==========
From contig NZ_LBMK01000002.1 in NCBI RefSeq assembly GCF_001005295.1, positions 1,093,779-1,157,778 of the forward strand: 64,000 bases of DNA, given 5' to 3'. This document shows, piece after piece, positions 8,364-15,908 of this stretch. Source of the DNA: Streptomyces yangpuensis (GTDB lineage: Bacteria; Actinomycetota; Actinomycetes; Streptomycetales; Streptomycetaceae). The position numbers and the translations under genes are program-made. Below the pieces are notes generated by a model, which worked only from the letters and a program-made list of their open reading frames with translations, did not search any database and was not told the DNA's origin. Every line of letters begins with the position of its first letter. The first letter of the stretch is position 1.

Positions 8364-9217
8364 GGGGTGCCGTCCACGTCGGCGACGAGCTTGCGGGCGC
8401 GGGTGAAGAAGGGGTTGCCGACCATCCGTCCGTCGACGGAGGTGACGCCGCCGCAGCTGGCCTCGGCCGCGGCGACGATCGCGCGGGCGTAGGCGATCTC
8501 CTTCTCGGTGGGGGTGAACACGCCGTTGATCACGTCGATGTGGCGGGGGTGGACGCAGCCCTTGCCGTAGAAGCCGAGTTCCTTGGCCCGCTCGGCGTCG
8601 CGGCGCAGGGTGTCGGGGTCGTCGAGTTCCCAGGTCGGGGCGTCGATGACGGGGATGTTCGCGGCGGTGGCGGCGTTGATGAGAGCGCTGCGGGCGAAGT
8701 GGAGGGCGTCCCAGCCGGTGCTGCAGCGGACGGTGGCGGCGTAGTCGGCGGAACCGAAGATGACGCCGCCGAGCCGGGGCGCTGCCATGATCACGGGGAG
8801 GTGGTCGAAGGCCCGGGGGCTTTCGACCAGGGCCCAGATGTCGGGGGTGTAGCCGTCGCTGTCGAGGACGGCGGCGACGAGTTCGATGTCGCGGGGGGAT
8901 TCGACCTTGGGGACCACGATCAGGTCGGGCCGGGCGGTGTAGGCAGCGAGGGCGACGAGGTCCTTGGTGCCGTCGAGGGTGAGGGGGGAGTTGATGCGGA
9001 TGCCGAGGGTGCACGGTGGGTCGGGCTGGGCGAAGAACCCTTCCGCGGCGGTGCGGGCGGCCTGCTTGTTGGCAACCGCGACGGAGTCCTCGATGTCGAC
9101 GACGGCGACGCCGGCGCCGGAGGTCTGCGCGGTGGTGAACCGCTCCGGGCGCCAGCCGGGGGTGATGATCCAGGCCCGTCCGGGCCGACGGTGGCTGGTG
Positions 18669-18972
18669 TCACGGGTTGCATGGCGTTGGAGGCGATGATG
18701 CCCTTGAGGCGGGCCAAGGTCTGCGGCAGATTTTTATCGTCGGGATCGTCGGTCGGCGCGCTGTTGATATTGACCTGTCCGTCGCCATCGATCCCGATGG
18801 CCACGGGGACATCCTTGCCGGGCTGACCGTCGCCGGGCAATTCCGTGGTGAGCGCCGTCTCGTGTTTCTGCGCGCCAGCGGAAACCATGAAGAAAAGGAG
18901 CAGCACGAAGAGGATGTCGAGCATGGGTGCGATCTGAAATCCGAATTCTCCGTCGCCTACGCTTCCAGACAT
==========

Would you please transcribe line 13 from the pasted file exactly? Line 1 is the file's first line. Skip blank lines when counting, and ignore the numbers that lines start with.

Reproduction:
18669 TCACGGGTTGCATGGCGTTGGAGGCGATGATG